Predicting cirrhosis in patients with hepatitis C based on standard laboratoiy tests: Results of the HALT-C cohort

Anna S F Lok, Marc G. Ghany, Zachary D. Goodman, Elizabeth C. Wright, Gregory T. Everson, Richard K. Sterling, James E. Everhart, Karen L. Lindsay, Herbert L. Bonkovsky, Adrian M. Di Bisceglie, William M. Lee, Timothy R. Morgan, Jules L. Dienstag, Chihiro Morishima

Research output: Contribution to journalArticlepeer-review

270 Scopus citations


Knowledge of the presence of cirrhosis is important for the management of patients with chronic hepatitis C (CHC). Most models for predicting cirrhosis were derived from small numbers of patients and included subjective variables or laboratory tests that are not readily available. The aim of this study was to develop a predictive model of cirrhosis in patients with CHC based on standard laboratory tests. Data from 1,141 CHC patients including 429 with cirrhosis were analyzed. All biopsies were read by a panel of pathologists (blinded to clinical features), and fibrosis stage was determined by consensus. The cohort was divided into a training set (n = 783) and a validation set (n = 358). Variables that were significantly different between patients with and without cirrhosis in univariate analysis were entered into logistic regression models, and the performance of each model was compared. The area under the receiver-operating characteristic curve of the final model comprising platelet count, AST/ALT ratio, and INR in the training and validation sets was 0.78 and 0.81, respectively. A cutoff of less than 0.2 to exclude cirrhosis would misclassify only 7.8% of patients with cirrhosis, while a cutoff of greater than 0.5 to confirm cirrhosis would misdassify 14.8% of patients without cirrhosis. The model performed equally well in fragmented and nonfragmented biopsies and in biopsies of varying lengths. Use of this model might obviate the requirement for a liver biopsy in 50% of patients with CHC. In conclusion, a model based on standard laboratory test results can be used to predict histological cirrhosis with a high degree of accuracy in 50% of patients with CHC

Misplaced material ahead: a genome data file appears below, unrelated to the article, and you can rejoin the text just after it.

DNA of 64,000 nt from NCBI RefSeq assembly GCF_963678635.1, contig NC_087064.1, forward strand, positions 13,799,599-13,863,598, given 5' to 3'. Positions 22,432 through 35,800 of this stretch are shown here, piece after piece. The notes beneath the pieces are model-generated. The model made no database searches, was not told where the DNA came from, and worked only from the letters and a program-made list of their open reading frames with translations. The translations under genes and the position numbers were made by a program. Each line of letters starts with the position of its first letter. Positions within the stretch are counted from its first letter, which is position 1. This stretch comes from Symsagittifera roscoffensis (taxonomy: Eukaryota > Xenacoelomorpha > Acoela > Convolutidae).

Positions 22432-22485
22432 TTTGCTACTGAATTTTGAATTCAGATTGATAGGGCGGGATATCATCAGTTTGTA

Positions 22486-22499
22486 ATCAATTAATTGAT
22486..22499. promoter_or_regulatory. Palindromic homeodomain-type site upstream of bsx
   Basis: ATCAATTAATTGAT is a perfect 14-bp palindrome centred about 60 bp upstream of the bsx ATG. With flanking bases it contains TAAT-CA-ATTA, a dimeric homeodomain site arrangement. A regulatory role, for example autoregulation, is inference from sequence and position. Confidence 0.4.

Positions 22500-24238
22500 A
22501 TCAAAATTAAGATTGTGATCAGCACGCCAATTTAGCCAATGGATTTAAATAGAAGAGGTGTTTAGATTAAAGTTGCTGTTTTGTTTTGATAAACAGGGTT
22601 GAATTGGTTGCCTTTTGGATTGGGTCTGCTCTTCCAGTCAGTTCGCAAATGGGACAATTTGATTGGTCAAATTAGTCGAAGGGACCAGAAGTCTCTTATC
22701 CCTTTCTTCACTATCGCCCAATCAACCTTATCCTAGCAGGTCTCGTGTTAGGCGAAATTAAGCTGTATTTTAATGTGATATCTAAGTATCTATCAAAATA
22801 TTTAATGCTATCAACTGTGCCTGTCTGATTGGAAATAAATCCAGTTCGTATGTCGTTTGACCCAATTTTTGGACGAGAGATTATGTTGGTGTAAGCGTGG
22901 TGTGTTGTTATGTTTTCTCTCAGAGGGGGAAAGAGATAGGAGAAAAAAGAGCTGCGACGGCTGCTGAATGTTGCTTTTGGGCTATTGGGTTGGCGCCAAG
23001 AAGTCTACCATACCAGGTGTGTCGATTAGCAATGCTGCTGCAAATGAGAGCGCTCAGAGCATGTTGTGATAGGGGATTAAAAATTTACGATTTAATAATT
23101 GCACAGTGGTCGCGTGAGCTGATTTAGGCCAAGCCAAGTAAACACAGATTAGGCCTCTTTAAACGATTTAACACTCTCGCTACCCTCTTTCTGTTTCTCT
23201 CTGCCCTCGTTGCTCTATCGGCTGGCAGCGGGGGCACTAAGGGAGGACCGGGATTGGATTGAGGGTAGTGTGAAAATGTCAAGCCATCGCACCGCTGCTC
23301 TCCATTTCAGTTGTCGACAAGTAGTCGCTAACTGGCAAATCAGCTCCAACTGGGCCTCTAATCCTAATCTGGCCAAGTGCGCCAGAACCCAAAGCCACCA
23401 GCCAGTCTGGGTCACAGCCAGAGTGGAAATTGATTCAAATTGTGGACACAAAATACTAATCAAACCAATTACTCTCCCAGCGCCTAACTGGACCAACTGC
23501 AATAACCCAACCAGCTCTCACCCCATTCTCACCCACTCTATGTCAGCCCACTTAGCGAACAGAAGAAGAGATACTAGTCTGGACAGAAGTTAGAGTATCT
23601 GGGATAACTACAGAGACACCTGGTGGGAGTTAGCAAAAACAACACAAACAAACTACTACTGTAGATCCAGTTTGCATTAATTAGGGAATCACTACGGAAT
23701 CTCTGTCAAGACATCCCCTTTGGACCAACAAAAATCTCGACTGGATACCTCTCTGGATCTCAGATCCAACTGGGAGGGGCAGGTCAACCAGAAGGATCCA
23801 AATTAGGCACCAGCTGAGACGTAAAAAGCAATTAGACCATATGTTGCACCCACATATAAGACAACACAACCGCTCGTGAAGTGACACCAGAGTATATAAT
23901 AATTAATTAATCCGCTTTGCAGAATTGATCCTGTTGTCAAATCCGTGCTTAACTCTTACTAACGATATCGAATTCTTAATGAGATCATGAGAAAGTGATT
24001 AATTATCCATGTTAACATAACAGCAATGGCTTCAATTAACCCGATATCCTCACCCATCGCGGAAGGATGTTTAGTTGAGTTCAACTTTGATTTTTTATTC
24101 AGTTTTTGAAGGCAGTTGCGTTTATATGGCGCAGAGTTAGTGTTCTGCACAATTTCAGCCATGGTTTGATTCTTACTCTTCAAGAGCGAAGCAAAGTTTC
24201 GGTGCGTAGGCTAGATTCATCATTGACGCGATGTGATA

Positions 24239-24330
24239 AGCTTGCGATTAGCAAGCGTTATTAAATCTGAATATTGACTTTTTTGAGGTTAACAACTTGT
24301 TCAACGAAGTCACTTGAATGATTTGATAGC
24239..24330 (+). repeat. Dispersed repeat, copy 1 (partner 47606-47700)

Original languageEnglish (US)
Pages (from-to)282-292
Number of pages11
Issue number2
StatePublished - Aug 2005

ASJC Scopus subject areas

  • Hepatology


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